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Photography review

Panopticon shows focus on the fundamentals

From the “What I Did on My Summer Vacation” exhibit at Panopticon Gallery, Stefanie Klavens’s “Malta Drive-In, Malta, N.Y.” (2013).

The title “On First Contact” sounds slightly extraterrestrial — “Close Encounters of the Camera Kind”? Actually, it relates to one of the most fundamental aspects of photography. The show runs through Jan. 14 at Panopticon Gallery, as does another exhibit, “What I Did on My Summer Vacation.”

Photography is a process, and that process is a progression. A negative inside the camera is exposed to light. A positive image is made from that image in the darkroom. Further positive images — prints — can then be made. Often those prints are worked over: enlarged, cropped, burned, dodged (the terminology is splendid). Some photographers, like Bill Brandt, were famous, or notorious, for how much they’d do to subsequent iterations of their images.


Such worked-over prints differ from that original contact print, which derives its name from how the photographic paper takes up the image from the negative through contact with it. Such prints are the same size as the negative, which means they are notable for their crispness, detailing, and tonal gradations. Multiple contact prints, seen on the same piece of paper, are contact sheets. “On First Contact” consists of more than 60 contact prints and five contact sheets. There’s a triptych, too, by Panopticon owner Jason Landry, no less, of a press conference featuring photographer Vik Muniz.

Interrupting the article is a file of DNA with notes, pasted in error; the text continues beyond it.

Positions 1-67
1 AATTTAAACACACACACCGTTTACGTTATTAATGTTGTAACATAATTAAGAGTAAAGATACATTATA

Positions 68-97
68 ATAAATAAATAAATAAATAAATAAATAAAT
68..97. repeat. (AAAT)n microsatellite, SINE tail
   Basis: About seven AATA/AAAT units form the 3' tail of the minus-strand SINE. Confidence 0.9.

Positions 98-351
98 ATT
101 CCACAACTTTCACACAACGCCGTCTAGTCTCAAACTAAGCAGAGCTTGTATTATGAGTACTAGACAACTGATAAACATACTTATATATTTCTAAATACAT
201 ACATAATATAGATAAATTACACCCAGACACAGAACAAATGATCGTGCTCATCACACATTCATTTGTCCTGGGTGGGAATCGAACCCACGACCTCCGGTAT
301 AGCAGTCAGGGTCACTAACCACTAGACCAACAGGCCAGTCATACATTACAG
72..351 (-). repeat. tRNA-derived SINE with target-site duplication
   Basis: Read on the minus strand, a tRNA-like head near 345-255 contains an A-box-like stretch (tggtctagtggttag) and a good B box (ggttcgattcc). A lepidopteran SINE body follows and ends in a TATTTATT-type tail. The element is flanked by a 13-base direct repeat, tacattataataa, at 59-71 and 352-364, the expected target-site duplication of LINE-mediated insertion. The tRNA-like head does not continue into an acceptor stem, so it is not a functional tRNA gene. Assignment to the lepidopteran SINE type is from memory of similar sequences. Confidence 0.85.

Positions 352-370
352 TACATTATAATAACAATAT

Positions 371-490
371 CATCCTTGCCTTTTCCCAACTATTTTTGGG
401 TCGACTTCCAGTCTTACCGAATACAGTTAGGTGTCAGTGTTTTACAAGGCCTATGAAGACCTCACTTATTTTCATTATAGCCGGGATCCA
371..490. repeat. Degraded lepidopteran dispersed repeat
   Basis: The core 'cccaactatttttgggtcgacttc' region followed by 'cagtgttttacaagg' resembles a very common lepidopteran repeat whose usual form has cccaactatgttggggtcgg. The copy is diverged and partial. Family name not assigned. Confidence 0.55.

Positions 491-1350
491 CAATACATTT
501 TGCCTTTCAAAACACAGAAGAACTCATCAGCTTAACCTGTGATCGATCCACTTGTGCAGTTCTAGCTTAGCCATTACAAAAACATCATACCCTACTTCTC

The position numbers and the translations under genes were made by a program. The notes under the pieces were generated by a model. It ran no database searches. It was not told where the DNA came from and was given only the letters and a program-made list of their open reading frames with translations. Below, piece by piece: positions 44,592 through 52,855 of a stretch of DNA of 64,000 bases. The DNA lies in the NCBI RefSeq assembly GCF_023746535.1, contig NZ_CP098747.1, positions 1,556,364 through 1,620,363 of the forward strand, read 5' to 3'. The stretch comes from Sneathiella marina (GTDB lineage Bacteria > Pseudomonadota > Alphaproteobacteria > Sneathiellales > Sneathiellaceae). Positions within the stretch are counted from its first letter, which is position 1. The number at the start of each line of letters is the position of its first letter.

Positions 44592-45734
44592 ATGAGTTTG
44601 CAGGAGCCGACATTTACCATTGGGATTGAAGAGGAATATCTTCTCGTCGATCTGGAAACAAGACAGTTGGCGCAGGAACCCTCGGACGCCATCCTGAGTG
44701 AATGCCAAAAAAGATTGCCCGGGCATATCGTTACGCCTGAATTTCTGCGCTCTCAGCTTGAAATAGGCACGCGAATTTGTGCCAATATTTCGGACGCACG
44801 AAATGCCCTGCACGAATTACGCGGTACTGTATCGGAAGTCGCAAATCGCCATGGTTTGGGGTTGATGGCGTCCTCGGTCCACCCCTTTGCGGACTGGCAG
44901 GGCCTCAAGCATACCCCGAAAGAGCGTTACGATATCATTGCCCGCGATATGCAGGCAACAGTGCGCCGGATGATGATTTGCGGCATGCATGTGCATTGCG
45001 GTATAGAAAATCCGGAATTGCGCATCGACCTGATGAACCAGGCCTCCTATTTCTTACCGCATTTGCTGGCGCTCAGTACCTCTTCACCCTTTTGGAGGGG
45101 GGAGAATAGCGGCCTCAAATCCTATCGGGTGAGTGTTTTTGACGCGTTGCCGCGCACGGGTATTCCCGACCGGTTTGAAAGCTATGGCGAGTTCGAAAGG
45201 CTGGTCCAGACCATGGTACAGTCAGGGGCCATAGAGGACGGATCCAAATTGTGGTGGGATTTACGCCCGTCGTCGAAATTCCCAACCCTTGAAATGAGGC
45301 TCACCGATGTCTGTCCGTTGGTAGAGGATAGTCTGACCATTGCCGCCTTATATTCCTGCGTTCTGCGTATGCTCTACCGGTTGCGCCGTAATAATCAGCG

Since all the images are contact prints, it’s a given that they are all of high visual quality. What’s not a given, and what gives the show its appeal, is how diverse “On First Contact” is. Consider two of the contact sheets. Herb Greene has a dozen portraits of Led Zeppelin, which he shot in San Francisco, in 1969. Hanging nearby is a sheet with a dozen portraits Douglas Prince made of his then fellow Rhode Island School of Design student (and future photography star) Francesca Woodman. She looks unnervingly prim. The same cannot be said for the Zeps.


Several photographers have multiple images in the show. There are 12, for example, from Agnieszka Sosnowska. They’re slightly surreal collisions (glancing blows might be a better term) between self-portraiture and landscape. The fact that Sosnowska took most of them in Iceland, where a slight surrealism is as much a property of the environment as geothermal heat is, might have something to do with this. Then again, she took the most surreal image, which shows her from the waist down standing on the branch of a tree, in Norwell.

As the title of “To Start a Fire” indicates, Adam Katseff, who has four photographs in the show, takes a very different arboreal approach, as its title suggests. It’s one of the most arresting images in the show. Where flame and energy dominate Katseff’s picture, emptiness defines Neal Rantoul’s two photographs of rooftop parking spaces. They’re such studies in absence — dead space and inactivity — that they seem almost entropic. Yet they are no less striking than Katseff’s burning tree. Here is the wonder of art: that such differing works can have a similar effect.

“What I Did on My Summer Vacation” is a nicely timed title, as leaves begin to fall and the days shorten. So it’s most agreeable to find among these 40 photographs scenes of beach, pool, and playground, as well as Mount Rushmore, Battleship Cove, the National Gallery’s Sainsbury wing (that’s the one Prince Charles dislikes so much), an MBTA bus stop, a mosh pit, and even the surface of the sun (surely, the ne plus ultra of summer places). Brett Henrikson’s shot of a camera pictogram from Death Valley, “In Case You Missed,” is very funny. As for Stefanie Klavens’s “Malta Drive-In, Malta, N.Y.,” it would suggest that the nights of Malta must be rather wonderful, or at least they are when popcorn and a double feature are involved.


Mark Feeney can be reached at mfeeney@globe.com.